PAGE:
Architectural Styles In Phoenix, Arizona

A Look at all of the Architectural Styles In Phoenix, Arizona

1930 FQ Story Tudor

A 1930 Tudor In FQ Story Historic District

Historic homes in Phoenix’ districts don’t only have an incredible history’s with telling pasts, but they also embrace an incredibly wide variety of architectural styles. Below is a breakdown of different styles, their history and photos.

Adobe – Pueblo Revival Architecture in Phoenix, Arizona (1908-present)

Because they are built with adobe, Pueblo homes are sometimes called Adobes. Pueblo Revival houses became popular in the early 1900’s, mainly in Arizona, California and New Mexico and inspired by the Pueblo Indians.

Art Moderne and Art Deco (1925-1950’s)

A mix of smooth swirls, curves and high-gloss finishes, art deco style evokes 1930’s movie star glamour. The style was partially inspired by artifacts discovered in 1922 in King Tut’s tomb, and many art deco buildings include the repeating designs and vivid color common in Egyptian artwork.

Bungalow Architecture in Phoenix, Arizona (1880-1930)

The bungalow showed up in America in the 1880’s but it was its development in Southern California that paved the way for its new role as a year-round house which turned it into the most popular house style American had ever known.

Cape Cod Architecture in Phoenix, Arizona (1931-1950)

The first Cape Cod style homes were built by English colonists who came to America in the late 17th century but after World War II, the architect Royal Barry Wills promoted the Cape Cod style for small homes in suburban developments throughout the USA.

French Provincial Architecture in Phoenix, Arizona (1914-1945)

Inspired by estates of the French countryside of the 1600’s, the provincial style came to America after World War I, bringing with it decorative appeal and romantic touches.

Mission Revivals Spanish Architecture in Phoenix, Arizona (1890-1935)

The Mission Revival movement enjoyed its greatest popularity between 1890 and 1915 but continued evolving into the 1930’s. The Spanish Mission Style and its associated Spanish Colonial Revival Style became internationally influential.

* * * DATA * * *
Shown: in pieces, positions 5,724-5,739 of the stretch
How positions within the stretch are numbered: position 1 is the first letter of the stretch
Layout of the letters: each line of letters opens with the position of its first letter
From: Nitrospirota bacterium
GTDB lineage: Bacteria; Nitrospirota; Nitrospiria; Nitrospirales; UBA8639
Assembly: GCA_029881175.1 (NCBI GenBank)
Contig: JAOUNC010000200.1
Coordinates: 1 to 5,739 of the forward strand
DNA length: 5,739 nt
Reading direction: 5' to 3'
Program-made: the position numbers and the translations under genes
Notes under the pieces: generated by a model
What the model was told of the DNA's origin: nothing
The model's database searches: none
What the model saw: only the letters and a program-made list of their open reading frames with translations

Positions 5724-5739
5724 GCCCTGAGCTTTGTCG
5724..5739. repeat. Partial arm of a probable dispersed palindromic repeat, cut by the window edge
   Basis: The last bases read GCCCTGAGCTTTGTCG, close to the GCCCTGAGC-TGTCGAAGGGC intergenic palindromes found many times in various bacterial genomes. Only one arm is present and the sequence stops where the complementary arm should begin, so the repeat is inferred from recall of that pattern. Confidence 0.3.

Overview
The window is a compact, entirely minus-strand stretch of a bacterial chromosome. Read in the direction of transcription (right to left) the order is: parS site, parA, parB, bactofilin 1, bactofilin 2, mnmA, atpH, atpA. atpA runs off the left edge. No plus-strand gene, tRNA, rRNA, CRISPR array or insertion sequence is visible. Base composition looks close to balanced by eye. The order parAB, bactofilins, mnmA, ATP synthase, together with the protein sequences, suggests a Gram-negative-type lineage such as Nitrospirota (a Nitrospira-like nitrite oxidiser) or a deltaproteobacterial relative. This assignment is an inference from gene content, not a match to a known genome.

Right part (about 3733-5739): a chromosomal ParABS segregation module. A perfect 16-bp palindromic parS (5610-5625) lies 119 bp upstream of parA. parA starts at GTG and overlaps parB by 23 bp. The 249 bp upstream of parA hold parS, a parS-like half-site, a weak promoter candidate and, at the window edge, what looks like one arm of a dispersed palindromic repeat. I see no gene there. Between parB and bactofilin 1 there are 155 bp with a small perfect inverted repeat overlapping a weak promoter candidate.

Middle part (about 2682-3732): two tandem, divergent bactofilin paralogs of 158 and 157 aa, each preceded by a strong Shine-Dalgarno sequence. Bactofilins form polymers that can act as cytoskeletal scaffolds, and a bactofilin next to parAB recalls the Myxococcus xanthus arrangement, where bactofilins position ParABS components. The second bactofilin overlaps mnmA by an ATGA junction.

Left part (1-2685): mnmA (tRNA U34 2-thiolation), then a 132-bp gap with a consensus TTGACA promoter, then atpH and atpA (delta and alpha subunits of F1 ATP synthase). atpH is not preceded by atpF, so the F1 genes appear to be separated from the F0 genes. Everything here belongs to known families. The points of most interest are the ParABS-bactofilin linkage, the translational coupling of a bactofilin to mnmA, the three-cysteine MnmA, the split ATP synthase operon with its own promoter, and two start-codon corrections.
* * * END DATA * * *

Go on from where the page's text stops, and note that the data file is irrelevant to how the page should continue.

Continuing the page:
Monterey Architecture in Phoenix, Arizona (1920-1960)

The Monterey Style was born in 19th century California, but its popularity expanded throughout a growing 20th century United States.

Ranch Architecture, Old and Modern Style Architecture in Phoenix, Arizona (1930-1985)

Low-slung ranch homes, modeled after the casual style of homes on true Western ranches were first built in the 1930’s and spent the next four decades popping up everywhere throughout the country. Phoenix has an abundance of ranch homes in many flavors from historic to modern.

Spanish Colonial Architecture in Phoenix, Arizona (1890-1930)

Settlers from the Mediterranean fused design from Europe and Native America with their own to create a variety of home styles. Spanish Colonial Revival is used to describe homes built in the early 20th century that incorporate various elements of Mediterranean architecture. But as with all true styles, these homes are linked by a set of common physical characteristics.

Tudor Revival Architecture in Phoenix, Arizona (1890-1950)

Originating in England, the Tudor style is one of the most recognizable home styles. Best known for steeply pitched, multi-gabled roofs and decorative half-timber framing, Tudors were mostly built in established neighborhoods during the first half of the 20th century.

Victorian Architecture In Phoenix, Arizona (1830-1910)

Victorian architecture emerged between 1830 and 1910 under the reign of Queen Victoria and include sub-styles such as Gothic revival, Italianate, Second Empire, Queen Anne, stick style, Romanesque style and shingle style. Constructed more for beauty than functionality, Victorian homes tend to be more complex in design with ornate trim, bright colors, large porches, asymmetrical shape and multi-faceted roof-lines. Victorian-era homes in eastern American cities tend to be three stories and those in western American cities tend to be two-story houses or one-story cottages.

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